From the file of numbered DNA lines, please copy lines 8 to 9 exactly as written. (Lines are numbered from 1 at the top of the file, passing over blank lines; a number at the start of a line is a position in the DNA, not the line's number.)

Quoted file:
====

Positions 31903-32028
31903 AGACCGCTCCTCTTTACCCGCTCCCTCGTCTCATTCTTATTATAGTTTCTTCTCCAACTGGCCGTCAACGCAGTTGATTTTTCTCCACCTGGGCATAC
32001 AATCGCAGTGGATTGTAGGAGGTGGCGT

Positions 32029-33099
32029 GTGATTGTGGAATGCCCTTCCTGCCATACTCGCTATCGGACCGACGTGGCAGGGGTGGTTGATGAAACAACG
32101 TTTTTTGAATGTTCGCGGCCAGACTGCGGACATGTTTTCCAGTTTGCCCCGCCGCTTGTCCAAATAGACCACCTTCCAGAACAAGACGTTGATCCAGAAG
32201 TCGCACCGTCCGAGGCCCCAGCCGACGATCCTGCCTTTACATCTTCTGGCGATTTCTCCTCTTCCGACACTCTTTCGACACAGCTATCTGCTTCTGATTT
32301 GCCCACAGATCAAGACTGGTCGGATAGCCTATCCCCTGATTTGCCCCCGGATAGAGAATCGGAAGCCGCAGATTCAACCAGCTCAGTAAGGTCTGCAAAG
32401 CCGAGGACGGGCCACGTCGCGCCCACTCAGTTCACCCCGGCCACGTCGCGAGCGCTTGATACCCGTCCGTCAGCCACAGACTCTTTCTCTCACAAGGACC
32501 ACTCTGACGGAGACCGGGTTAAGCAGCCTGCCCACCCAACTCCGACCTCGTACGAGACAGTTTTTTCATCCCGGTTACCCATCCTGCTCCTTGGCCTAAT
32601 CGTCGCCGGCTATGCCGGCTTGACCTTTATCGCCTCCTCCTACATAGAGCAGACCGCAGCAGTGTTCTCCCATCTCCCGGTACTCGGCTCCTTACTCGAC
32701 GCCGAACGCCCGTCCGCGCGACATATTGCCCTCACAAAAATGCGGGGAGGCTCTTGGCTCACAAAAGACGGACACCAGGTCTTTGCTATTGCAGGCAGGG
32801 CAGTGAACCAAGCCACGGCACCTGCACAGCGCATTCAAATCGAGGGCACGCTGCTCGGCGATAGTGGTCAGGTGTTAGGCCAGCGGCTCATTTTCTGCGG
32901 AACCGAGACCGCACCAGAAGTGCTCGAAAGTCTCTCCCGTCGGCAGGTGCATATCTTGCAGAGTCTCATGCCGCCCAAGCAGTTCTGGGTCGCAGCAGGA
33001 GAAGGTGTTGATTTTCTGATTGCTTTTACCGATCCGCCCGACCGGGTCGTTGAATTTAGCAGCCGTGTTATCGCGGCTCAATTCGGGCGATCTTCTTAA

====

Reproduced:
32301 GCCCACAGATCAAGACTGGTCGGATAGCCTATCCCCTGATTTGCCCCCGGATAGAGAATCGGAAGCCGCAGATTCAACCAGCTCAGTAAGGTCTGCAAAG
32401 CCGAGGACGGGCCACGTCGCGCCCACTCAGTTCACCCCGGCCACGTCGCGAGCGCTTGATACCCGTCCGTCAGCCACAGACTCTTTCTCTCACAAGGACC